Indigo Books & Music, the largest bookstore chain in Canada, faced a cyberattack yesterday which resulted in the company making their website unavailable to customers and only accepting cash payments. The company has not ruled out the possibility of hackers stealing customer data.

Cash payments only after cyberattack

On Wednesday, Indigo informed customers that “technical issues” were preventing access to the website, and customers at physical stores could only pay by cash. Additionally, the company announced that gift card transactions were not possible and that there may be delays with online orders.

Investigating the incident

A few hours later, Indigo disclosed that their computer systems were the target of a cyberattack and were in the process of investigating the incident with the help of third-party experts. The company has not disclosed the type of cybersecurity incident it is dealing with but stated that it is trying to determine if the intruders gained access to and/or stole customer data.

Potential ransomware attack

As Indigo works to restore the systems, another possibility would be a ransomware attack, which typically leads to a data breach as hackers steal data and threaten to publish it unless the victim pays the ransom.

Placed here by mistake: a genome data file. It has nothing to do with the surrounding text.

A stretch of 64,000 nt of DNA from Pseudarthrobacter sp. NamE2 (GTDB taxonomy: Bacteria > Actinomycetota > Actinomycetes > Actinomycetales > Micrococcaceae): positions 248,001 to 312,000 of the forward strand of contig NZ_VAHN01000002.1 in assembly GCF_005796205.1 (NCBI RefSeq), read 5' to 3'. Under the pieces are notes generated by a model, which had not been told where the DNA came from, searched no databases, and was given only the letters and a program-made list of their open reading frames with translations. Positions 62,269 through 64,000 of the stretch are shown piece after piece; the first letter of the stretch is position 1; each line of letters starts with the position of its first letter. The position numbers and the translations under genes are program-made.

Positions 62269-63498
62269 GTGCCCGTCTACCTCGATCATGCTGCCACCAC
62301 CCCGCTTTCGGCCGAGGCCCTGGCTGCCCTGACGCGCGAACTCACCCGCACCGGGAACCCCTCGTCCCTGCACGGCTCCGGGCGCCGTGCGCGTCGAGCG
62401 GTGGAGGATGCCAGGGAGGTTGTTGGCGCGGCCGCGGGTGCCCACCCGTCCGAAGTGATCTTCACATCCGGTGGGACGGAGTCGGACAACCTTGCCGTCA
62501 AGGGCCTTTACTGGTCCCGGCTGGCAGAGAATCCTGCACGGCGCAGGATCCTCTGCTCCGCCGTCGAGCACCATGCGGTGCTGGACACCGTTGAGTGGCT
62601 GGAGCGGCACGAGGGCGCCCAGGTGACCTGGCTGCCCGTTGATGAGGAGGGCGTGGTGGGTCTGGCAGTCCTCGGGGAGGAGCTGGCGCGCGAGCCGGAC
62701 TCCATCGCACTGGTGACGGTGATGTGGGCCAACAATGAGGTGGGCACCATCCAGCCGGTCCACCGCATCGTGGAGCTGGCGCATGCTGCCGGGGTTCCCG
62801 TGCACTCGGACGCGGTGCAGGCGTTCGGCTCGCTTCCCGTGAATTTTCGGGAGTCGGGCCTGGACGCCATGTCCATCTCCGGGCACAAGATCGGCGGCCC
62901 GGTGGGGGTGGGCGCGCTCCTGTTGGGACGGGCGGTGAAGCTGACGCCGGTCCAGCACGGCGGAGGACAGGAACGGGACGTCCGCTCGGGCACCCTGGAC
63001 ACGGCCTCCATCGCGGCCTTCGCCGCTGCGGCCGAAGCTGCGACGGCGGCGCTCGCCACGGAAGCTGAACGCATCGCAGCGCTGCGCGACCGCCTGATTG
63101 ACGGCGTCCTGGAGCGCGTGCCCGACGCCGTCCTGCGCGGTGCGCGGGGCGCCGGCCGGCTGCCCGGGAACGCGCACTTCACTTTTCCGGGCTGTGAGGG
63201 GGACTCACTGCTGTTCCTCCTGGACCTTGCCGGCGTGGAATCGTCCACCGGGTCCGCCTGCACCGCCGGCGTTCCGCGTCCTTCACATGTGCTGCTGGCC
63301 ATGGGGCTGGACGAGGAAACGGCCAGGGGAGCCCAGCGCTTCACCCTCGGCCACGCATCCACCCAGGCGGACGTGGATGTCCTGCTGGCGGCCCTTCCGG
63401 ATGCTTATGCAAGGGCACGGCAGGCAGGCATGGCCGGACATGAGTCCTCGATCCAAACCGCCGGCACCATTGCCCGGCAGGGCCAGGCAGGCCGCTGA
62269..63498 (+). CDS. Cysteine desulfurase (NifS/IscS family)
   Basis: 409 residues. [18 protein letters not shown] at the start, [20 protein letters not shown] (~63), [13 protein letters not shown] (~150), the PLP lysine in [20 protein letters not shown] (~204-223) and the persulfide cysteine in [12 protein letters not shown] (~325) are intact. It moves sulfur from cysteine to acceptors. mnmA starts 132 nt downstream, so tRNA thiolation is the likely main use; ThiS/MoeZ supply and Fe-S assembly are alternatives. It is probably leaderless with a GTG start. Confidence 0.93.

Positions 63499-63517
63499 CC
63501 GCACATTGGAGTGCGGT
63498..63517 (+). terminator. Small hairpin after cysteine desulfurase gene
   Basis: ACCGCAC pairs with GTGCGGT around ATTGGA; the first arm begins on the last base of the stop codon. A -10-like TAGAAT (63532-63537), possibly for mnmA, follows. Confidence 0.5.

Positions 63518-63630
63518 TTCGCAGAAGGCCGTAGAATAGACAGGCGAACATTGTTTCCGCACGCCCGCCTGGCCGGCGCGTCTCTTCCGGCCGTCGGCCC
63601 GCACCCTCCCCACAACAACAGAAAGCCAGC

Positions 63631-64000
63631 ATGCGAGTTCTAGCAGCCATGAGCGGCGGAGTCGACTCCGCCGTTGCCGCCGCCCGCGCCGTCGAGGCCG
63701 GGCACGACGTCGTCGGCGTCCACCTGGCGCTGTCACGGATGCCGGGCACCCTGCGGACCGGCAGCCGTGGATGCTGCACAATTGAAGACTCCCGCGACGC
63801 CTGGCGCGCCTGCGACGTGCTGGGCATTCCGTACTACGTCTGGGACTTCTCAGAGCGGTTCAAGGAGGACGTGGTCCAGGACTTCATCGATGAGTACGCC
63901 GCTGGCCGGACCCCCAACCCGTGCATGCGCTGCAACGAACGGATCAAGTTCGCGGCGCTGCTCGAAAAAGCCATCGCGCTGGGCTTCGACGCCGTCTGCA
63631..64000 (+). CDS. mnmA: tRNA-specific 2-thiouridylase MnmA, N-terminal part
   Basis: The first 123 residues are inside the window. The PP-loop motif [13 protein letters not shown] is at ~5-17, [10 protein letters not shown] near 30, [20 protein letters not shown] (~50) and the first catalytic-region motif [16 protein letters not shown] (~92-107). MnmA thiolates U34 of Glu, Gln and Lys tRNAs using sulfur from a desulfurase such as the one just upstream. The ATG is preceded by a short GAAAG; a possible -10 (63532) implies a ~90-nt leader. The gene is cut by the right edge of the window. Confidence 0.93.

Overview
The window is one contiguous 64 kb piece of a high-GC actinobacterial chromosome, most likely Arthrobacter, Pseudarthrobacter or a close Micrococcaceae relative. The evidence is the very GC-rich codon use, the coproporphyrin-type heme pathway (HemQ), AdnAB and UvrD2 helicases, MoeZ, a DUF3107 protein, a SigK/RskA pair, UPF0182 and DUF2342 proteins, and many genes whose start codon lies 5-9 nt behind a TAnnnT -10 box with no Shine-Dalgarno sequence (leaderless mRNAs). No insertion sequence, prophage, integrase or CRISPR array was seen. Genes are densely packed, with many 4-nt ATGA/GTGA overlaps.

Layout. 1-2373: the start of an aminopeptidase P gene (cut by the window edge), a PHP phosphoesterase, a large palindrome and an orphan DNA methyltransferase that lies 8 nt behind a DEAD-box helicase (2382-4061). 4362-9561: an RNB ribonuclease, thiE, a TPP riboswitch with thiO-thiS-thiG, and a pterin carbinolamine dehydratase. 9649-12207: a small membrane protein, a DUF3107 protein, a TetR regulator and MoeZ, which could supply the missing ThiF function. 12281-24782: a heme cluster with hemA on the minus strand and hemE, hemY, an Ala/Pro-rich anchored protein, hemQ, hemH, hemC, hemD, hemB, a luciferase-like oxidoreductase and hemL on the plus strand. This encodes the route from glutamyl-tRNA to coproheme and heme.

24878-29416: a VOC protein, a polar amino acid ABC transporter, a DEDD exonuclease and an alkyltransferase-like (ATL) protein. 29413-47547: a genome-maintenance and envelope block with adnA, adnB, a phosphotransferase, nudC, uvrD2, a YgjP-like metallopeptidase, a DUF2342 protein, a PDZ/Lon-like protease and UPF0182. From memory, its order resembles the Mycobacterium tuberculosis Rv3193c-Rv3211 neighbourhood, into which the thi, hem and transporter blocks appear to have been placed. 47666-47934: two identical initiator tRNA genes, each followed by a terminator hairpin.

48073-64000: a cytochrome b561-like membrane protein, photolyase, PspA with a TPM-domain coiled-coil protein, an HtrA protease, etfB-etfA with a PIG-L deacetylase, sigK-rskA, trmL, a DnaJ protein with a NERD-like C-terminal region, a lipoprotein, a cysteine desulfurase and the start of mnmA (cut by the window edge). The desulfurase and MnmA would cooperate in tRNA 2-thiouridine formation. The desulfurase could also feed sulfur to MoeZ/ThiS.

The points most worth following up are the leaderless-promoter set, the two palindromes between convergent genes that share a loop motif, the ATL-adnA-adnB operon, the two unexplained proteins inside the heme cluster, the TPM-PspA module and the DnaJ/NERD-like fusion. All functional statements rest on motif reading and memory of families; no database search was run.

Cyberattack targeting big brands

Cybercriminals often target big brands, and with an annual revenue of more than CAD $1 billion, Indigo fits the bill. The company’s operations include selling books, magazines, toys, beauty and wellness products, and even “items on everything baby” and electronics such as smart home devices. Indigo has thousands of employees and 86 superstores under the banners Chapters and Indigo and 123 small format stores.

Possibility of info-stealing malware

Although it is still early in the investigation, and the company has not released any information about the method used to breach its systems, the hackers may have used data collected by information-stealing malware to gain access to Indigo’s network. BleepingComputer learned from threat intelligence company Kela that at least one cybercrime market was selling in February and January Indigo credentials stolen by information-stealing malware, like Redline, Vidar, and Raccoon. Such malware searches for sensitive information on the infected system and also collects details about the machine, creating a profile that would allow hackers to access the compromised host without triggering alarms.